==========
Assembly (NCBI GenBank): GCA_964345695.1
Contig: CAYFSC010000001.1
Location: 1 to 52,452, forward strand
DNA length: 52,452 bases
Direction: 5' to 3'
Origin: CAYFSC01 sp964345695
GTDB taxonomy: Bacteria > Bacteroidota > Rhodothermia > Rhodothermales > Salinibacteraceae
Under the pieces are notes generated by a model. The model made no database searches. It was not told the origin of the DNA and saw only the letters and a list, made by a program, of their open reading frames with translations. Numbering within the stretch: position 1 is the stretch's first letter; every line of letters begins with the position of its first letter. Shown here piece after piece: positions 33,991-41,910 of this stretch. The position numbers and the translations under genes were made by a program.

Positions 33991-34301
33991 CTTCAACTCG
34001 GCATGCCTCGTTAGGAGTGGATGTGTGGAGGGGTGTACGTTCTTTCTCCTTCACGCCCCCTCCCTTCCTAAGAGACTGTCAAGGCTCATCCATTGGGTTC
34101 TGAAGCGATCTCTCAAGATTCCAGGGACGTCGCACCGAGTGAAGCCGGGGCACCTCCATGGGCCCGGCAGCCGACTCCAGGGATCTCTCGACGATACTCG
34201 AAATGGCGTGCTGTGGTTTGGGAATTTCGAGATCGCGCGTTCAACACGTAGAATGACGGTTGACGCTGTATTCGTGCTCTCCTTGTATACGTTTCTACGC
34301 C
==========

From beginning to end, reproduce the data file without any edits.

Assembly (NCBI GenBank): GCA_964345695.1
Contig: CAYFSC010000001.1
Location: 1 to 52,452, forward strand
DNA length: 52,452 bases
Direction: 5' to 3'
Origin: CAYFSC01 sp964345695
GTDB taxonomy: Bacteria > Bacteroidota > Rhodothermia > Rhodothermales > Salinibacteraceae
Under the pieces are notes generated by a model. The model made no database searches. It was not told the origin of the DNA and saw only the letters and a list, made by a program, of their open reading frames with translations. Numbering within the stretch: position 1 is the stretch's first letter; every line of letters begins with the position of its first letter. Shown here piece after piece: positions 33,991-41,910 of this stretch. The position numbers and the translations under genes were made by a program.

Positions 33991-34301
33991 CTTCAACTCG
34001 GCATGCCTCGTTAGGAGTGGATGTGTGGAGGGGTGTACGTTCTTTCTCCTTCACGCCCCCTCCCTTCCTAAGAGACTGTCAAGGCTCATCCATTGGGTTC
34101 TGAAGCGATCTCTCAAGATTCCAGGGACGTCGCACCGAGTGAAGCCGGGGCACCTCCATGGGCCCGGCAGCCGACTCCAGGGATCTCTCGACGATACTCG
34201 AAATGGCGTGCTGTGGTTTGGGAATTTCGAGATCGCGCGTTCAACACGTAGAATGACGGTTGACGCTGTATTCGTGCTCTCCTTGTATACGTTTCTACGC
34301 C